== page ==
Carnation doubles as the tribe's social-service agency. Pamphlets on
nicotine addiction and alcohol abuse greet visitors at the entrance.
Patients speak with counselors in two rooms near the back.
This is where Marie Ramirez spends her days as the tribe's social-services
and interim health director.
She has a vision that someday a Snoqualmie Tribe high-school student will
walk up to her and say, '"I want your job."
She says this as someone who has seen too many native children succumb to
troubling high-school dropout rates, drug abuse and alcoholism.
In 2002, the tribe set up a program called the Family Canoe project that
matches at-risk students with adult mentors and prepares them for a
three-week paddling journey during the summer. The trip stresses living off
the land and connecting with tribal history.
As a teen, Staci Moses got caught up in drinking and drugs, and never
finished high school. A lifetime member of the Snoqualmie Tribe, Moses
sobered up seven years ago and got a job working for the tribe as a youth
coordinator. Now she hopes her three daughters make it to college.
"I tell them, 'Be the first one to walk down that [graduation] aisle,' " she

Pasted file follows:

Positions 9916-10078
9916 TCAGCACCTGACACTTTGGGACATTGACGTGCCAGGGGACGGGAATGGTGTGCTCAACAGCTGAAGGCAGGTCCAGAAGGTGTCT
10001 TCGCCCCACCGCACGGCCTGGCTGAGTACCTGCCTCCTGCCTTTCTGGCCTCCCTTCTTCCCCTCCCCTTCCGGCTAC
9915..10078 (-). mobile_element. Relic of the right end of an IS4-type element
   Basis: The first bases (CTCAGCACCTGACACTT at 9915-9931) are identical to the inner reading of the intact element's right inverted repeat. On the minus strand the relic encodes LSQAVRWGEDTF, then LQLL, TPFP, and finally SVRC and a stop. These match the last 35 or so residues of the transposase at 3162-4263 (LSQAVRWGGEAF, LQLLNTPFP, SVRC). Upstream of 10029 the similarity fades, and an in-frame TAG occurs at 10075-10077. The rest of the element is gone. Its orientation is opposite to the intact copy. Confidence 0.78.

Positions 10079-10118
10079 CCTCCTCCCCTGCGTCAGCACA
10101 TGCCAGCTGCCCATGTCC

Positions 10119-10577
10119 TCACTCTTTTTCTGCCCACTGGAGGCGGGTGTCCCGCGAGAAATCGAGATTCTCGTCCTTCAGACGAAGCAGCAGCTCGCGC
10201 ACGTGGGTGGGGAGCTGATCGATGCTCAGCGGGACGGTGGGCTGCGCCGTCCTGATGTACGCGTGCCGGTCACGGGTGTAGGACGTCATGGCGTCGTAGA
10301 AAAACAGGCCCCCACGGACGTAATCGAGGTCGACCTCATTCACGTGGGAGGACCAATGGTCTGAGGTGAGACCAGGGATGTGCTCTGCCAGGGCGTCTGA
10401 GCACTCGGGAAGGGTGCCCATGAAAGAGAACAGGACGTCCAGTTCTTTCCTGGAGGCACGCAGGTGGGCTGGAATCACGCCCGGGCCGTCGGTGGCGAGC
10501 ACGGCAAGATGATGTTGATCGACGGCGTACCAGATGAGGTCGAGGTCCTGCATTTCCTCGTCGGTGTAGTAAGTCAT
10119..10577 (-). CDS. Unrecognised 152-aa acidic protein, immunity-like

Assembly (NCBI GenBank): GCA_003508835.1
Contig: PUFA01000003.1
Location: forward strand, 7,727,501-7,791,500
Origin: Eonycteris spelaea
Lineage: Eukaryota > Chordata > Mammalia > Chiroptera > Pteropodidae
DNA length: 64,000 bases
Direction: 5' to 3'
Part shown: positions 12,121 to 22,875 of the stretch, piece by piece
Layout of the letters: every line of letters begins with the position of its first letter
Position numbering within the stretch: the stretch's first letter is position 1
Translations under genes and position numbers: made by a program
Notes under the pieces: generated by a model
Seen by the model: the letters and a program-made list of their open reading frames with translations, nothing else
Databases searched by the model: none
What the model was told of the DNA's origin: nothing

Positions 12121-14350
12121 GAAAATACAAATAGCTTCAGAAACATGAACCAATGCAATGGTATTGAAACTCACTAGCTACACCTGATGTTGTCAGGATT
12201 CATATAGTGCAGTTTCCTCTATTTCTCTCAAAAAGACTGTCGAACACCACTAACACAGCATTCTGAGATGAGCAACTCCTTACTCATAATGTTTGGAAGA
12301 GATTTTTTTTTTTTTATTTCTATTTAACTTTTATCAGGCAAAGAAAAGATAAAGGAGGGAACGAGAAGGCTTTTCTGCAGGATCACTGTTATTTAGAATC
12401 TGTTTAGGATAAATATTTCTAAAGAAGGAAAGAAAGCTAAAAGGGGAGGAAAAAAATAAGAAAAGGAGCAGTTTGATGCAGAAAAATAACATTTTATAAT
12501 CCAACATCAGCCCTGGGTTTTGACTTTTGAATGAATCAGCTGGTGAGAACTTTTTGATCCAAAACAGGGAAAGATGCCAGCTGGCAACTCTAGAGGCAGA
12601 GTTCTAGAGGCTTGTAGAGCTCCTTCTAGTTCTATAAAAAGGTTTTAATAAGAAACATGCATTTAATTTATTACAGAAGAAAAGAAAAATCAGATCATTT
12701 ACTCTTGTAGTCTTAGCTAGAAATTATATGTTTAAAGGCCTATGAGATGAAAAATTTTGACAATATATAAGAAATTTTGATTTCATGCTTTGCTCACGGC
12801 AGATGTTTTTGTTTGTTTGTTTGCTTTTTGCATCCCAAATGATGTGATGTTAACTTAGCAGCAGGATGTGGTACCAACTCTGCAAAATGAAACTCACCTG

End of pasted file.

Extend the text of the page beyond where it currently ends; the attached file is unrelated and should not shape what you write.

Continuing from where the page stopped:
said. "I didn't get a chance to." Ramirez says she is eager for the casino
to get started. She sees those funds helping Snoqualmie children invest in
"It's the golden goose," she said. "Only with the tribe becoming
educationally sound can it move forward."
Back at tribal headquarters, Chief Jerry Enick sits alone at the empty
council table. It's noon and most of the office has cleared out for lunch.
Enick isn't in a hurry to go anywhere. At 71, he has become a patient man.
He saw the tribe through its bleakest days and watches now as it stands on
the cusp of a new era.
Before recognition, "it was a lot of wishes and wants," he said.
"Now it's up to us to get it done. I just hope it happens before I pass